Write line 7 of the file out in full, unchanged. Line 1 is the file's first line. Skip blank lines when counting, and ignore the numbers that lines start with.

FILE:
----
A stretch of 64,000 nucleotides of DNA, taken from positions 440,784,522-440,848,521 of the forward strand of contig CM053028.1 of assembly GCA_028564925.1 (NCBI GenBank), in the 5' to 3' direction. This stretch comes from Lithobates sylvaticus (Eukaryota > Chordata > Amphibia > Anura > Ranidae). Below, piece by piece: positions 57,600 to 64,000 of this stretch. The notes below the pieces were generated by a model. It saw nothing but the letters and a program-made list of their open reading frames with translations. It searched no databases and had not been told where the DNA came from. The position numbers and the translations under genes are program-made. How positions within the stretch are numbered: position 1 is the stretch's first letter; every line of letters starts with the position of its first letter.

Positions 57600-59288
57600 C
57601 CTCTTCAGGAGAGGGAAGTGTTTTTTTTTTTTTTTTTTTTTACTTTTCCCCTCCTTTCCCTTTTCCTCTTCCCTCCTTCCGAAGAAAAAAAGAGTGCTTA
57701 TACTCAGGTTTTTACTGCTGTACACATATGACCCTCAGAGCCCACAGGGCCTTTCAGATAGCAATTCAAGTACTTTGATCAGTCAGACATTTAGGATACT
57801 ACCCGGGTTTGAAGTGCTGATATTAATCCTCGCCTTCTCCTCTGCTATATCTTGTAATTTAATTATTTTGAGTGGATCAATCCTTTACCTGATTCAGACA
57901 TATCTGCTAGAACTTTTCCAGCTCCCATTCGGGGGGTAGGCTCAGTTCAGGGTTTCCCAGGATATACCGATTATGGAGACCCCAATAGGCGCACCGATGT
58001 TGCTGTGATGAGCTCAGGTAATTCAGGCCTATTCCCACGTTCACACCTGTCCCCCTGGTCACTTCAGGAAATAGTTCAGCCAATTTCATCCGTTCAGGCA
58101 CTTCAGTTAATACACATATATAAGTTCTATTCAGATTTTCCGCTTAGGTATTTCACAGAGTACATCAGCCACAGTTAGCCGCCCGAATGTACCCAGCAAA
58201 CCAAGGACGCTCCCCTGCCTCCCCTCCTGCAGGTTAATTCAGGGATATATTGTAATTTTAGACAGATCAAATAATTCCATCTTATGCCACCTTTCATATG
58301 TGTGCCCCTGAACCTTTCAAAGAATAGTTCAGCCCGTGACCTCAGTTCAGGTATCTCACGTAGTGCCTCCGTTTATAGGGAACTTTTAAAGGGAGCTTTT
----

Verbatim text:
57901 TATCTGCTAGAACTTTTCCAGCTCCCATTCGGGGGGTAGGCTCAGTTCAGGGTTTCCCAGGATATACCGATTATGGAGACCCCAATAGGCGCACCGATGT